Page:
Energy Issuers Ride Oil Price Geyser To HY Market

As I write this, oil prices hover at a mind-boggling $123 a barrel, and pain at the gas pump has created a united front of kvetching across an otherwise divided country. It's also created, quite contrarily, a happy little boom on the high yield bond market.

In the last month or so, a string of energy companies have priced new issues on the high yield market, and enthusiastic investors, who've recently become reacquainted with their confidence, have jumped on board, buying up various deals, mostly at par or above.

Of course, the primary market's new found vitality reaches beyond the energy sector. The market strengthened in general in April, topping the first quarter's measly 13 new issues with 14 deals across a number of sectors, including gaming, technology and autos. By May 8, eight new issues had priced so far this month, and four more were on the calendar. And just to provide a little context for this improvement-of the 21 high yield bond deals that came to market between April 1 and May 8, nine of them were energy companies.

"These companies are basically saying, 'We have free cash flow, and even though we're high yield rated, times are pretty good here,'" said Scott MacDonald, head of research at Aladdin Capital Management. "Even though the U.S. economy is stagnated or in a recessional mode, oil prices continue to go up. It's a window of opportunity, and they're taking advantage of it."

On May 5, Newfield Exploration priced $600 million in 7.125% senior subordinated notes at par, and, a day later, Atlas Energy issued $100 million in 10.75% senior notes at 104.75. Those deals came on the heels of issues from CenterPoint Energy, which priced $300 million in 6.5% senior notes at 99.49, and Range Resources Corp., which came to market with $250 million in 7.25% senior subordinated notes at par. Both of those issues came on May 1.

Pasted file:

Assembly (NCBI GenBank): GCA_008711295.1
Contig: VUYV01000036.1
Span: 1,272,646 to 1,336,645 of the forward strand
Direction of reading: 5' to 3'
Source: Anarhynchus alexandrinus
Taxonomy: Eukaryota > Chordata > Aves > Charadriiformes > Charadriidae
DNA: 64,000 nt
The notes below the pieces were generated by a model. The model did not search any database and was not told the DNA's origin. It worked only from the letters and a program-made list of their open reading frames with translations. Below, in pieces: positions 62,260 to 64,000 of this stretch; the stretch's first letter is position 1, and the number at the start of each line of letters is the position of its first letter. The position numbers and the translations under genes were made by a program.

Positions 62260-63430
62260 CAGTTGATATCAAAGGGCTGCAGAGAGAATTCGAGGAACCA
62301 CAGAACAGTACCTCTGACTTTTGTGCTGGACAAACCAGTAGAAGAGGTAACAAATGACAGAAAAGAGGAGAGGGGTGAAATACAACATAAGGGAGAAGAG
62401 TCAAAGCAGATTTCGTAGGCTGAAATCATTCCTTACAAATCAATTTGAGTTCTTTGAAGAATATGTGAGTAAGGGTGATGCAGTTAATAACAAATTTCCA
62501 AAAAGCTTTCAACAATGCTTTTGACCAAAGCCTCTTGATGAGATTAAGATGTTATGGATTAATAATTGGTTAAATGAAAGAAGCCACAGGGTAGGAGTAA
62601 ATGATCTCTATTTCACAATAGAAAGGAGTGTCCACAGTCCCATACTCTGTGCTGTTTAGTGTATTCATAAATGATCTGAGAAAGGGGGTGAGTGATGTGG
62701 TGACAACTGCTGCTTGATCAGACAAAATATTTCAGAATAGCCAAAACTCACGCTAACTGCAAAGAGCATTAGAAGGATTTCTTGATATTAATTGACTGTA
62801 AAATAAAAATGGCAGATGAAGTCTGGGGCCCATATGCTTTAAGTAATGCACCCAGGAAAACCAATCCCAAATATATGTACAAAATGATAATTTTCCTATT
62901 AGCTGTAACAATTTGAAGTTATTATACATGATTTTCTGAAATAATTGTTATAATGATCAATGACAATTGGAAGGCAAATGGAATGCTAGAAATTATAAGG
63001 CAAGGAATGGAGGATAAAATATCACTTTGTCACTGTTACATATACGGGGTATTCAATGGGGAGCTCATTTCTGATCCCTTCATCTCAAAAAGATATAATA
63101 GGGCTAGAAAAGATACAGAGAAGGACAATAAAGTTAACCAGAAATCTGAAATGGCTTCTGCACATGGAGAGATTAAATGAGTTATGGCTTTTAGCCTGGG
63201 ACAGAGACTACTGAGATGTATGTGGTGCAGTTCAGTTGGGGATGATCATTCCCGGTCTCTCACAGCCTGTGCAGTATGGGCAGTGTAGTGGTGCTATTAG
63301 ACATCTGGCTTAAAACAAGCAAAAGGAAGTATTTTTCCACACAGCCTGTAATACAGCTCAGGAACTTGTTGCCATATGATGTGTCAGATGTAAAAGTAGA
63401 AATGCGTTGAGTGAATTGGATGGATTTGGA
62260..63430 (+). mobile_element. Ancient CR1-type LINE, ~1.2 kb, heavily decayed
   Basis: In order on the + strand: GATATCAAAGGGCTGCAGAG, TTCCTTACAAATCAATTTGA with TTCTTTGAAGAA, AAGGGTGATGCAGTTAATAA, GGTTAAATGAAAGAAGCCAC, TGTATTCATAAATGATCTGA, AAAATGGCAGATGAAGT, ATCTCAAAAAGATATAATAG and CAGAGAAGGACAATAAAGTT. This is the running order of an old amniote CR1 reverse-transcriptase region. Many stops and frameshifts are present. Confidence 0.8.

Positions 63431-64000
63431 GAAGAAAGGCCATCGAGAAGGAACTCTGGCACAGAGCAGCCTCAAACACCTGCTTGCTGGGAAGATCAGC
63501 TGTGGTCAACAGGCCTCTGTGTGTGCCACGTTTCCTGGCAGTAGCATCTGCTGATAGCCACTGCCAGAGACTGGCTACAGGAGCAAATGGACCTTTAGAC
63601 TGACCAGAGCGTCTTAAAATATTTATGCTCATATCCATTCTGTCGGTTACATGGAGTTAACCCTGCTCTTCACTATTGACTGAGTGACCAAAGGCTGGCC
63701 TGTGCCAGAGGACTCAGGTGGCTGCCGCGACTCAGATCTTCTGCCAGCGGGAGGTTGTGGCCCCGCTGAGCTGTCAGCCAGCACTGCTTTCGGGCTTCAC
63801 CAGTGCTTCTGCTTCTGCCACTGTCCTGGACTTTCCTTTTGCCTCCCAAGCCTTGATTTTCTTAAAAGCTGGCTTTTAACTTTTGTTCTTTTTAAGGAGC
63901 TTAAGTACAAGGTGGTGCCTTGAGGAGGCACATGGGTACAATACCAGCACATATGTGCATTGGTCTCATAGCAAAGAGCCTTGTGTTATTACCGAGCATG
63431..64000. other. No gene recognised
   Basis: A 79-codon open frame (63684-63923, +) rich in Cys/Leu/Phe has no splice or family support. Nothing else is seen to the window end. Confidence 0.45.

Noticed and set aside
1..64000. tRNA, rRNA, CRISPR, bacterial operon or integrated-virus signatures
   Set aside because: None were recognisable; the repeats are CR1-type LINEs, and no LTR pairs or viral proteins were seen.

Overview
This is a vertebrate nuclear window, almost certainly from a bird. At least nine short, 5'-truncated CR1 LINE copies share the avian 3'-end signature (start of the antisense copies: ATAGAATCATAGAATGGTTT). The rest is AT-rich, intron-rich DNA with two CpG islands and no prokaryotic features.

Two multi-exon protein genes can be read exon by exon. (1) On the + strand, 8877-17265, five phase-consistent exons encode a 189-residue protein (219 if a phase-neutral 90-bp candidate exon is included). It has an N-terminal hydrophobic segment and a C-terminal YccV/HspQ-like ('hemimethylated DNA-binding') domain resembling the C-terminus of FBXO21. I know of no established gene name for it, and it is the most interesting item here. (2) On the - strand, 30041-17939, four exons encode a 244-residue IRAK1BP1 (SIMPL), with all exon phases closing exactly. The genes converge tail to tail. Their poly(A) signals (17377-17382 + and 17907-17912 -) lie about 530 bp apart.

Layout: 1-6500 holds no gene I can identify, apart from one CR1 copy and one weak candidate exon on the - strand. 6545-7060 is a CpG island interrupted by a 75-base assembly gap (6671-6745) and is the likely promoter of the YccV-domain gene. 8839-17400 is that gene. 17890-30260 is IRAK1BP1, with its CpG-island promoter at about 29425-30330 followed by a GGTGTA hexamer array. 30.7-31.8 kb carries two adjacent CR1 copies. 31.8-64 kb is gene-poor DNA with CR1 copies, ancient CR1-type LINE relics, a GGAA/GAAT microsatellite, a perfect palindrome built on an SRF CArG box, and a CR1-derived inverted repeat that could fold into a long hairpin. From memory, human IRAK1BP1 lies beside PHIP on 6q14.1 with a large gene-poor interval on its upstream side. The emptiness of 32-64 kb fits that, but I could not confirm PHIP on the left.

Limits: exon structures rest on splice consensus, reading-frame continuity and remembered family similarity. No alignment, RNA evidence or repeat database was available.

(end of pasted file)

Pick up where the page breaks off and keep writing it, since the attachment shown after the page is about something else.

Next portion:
Peter Ehret, lead manager of Invesco Aim's AIM High Yield Fund, pointed out that beyond the boost oil prices offer, many energy issuers are simply strong companies, whose existing bonds are trading at par or above on the secondary market, which sets the bar for where their new issues will come.

"It isn't a surprise to see some of those bonds above par," he said. "The market has really just been recovering for a few weeks, so it's still really tough for lower-quality companies to come to market. It would only be natural that, after what the markets have been through, now that they're open again, higher-quality companies are coming first."

And while investors agree that the high yield market still has challenges ahead, sentiment has done a 180 from where it stood a few months ago. As one New York-based investor put it, "the world is definitely not ending." -CJC

(c) 2008 High Yield Report and SourceMedia, Inc. All Rights Reserved.

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